Strong community resistance has been predicted to the proposed 40 per cent increase in Tauranga's total rate take over the next three years.

''It is very over the top,'' city councillor Rick Curach said today before the council voted overwhelmingly to go out for public consultation on its 2018-28 Long Term Plan.

Curach said he expected ratepayer resistance, saying his next-door neighbour told him he would not get re-elected with that level of rate rise. A candidate for the upcoming by-election had expressed similar sentiments to him.

Councillor Larry Baldock said he looked forward to the community feedback and the challenges of what things should be cut to reduce the rate increase.

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''We have gone through an extensive process to get to this point,'' Baldock said.

People wanted a liveable city. Facilities and protections needed this type of money, he said before singling out issues that included higher wastewater costs and environmental protections.

''It will be a healthy discussion, but we must bear in mind the things that need to be done.''

The council was proposing to soften the impact on residential ratepayers, particularly those living in lower valued homes, by phasing in a rates differential for the city's commercial ratepayers. By the end of three years they could be paying a 60 per cent higher rate in the dollar of property value than householders.

And the fixed portion of rates, the uniform annual charge, was reducing from 29 per cent of total revenue to 15 per cent - a reduction of about $375 per property.

It meant that although an average 10 per cent overall rate increase was proposed for Tauranga this year, rates for residential ratepayers would go up by an average of 5.5 per cent.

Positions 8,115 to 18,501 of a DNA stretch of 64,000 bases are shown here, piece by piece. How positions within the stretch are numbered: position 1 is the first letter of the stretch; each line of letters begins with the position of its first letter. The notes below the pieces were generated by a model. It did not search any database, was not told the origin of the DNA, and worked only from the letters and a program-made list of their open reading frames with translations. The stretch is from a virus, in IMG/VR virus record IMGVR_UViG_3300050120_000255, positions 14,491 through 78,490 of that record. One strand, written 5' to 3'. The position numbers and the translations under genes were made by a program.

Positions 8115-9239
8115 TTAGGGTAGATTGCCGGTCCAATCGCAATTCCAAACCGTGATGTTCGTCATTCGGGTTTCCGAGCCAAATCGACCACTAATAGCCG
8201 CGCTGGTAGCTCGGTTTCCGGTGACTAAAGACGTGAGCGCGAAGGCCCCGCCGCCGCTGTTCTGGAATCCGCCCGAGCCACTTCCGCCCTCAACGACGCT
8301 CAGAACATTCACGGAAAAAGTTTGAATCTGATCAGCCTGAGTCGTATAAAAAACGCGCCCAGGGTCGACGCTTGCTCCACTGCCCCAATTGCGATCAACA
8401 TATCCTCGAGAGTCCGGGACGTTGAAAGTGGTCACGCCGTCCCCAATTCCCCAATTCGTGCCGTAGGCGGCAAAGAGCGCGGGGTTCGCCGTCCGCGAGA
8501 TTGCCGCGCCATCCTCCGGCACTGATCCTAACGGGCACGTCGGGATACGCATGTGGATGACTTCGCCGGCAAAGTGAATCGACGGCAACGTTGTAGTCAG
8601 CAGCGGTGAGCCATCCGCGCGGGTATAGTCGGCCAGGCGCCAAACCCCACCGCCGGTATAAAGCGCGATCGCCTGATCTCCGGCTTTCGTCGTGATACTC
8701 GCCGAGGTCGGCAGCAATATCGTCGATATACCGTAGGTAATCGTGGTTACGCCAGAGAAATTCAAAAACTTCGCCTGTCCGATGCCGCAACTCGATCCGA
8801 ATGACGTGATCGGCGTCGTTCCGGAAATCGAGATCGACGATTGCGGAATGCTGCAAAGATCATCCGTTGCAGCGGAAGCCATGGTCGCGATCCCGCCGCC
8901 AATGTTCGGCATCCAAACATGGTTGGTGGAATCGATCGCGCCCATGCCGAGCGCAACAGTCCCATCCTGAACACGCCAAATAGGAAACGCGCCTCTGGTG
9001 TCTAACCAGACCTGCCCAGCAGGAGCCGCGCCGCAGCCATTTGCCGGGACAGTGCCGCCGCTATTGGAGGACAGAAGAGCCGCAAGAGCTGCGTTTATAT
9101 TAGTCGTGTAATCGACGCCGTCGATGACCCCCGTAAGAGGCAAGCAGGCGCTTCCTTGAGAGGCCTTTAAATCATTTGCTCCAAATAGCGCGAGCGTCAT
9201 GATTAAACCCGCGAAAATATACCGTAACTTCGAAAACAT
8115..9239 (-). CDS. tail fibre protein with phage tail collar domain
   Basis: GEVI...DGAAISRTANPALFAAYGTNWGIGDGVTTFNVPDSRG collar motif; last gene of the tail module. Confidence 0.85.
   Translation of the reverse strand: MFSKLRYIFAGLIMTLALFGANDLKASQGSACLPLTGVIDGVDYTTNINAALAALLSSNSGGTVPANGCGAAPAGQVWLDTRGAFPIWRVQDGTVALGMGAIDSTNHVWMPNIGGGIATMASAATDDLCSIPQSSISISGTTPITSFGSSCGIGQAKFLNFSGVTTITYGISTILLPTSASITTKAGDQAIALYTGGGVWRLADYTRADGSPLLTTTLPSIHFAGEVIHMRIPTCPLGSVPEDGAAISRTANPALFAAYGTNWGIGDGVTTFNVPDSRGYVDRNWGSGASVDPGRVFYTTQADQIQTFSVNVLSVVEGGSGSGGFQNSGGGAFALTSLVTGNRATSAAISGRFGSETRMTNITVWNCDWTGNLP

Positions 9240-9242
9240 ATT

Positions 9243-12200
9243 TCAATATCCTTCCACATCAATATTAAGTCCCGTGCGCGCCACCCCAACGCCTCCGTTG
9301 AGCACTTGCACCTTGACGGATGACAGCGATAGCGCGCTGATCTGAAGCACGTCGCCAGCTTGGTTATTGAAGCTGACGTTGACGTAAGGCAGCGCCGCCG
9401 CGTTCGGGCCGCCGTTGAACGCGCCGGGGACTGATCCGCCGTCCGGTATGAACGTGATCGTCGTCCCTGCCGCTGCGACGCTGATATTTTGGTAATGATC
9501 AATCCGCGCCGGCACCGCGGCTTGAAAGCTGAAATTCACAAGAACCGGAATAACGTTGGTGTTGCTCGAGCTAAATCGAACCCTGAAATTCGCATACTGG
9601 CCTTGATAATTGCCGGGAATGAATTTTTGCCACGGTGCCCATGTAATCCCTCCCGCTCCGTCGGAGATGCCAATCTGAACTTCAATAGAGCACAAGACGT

Councillor Steve Morris said the council lacked a little bit of leadership and they should be hanging their heads in shame at the increase. No one who put their hands up at the last council election would have accepted 40 per cent, he said.

Morris said there was a perception Tauranga's level of rates was holding the city back, but it was one of the highest rated metros in the country behind Auckland and Porirua and it did not even do rubbish.

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He said there was a 28 per cent increase in staff costs, or $30 million, while debt would go from half a billion to one billion over the 10 years.

''I think this draft is a failure of leadership around this table.''

Councillor Terry Molloy said leadership was incredibly important and not easy, and the council had to make the hard calls.

''It will cost a lot of money to take this city forward and it would be incredibly disappointing if decisions were made on the basis of councillors keeping their seats around the table.''

Mayor Greg Brownless said decisions would have to be made on the basis of affordability and there was no point pretending it would be easy.

''Some people will have severe difficulties with this. We want to hear from everybody and make our decisions accordingly.''

Councillor Catherine Stewart was the only opposing vote to go out for consultation, saying it was not about getting re-elected but the high social cost and what the city could afford.

''It is unfair to go out [for consultation] with rates at this level ... you can't have everything and that is a fact of life.''

She called the draft plan outrageous.

Councillor Leanne Brown called the 500-page document a starting point which, after hearing from submitters, they should be able to balance things out and come up with something really good.

Rate increases over three years

Proposed rate increases for the next three years, including kerbside rubbish collection.

Residential
2018-19: 5.5 per cent
2019-20: 5.6 per cent
2020-21: 7.3 per cent

Commercial
2018-19: 28 per cent
2019-20: 15 per cent
2020-21: 17 per cent
Source - Tauranga City Council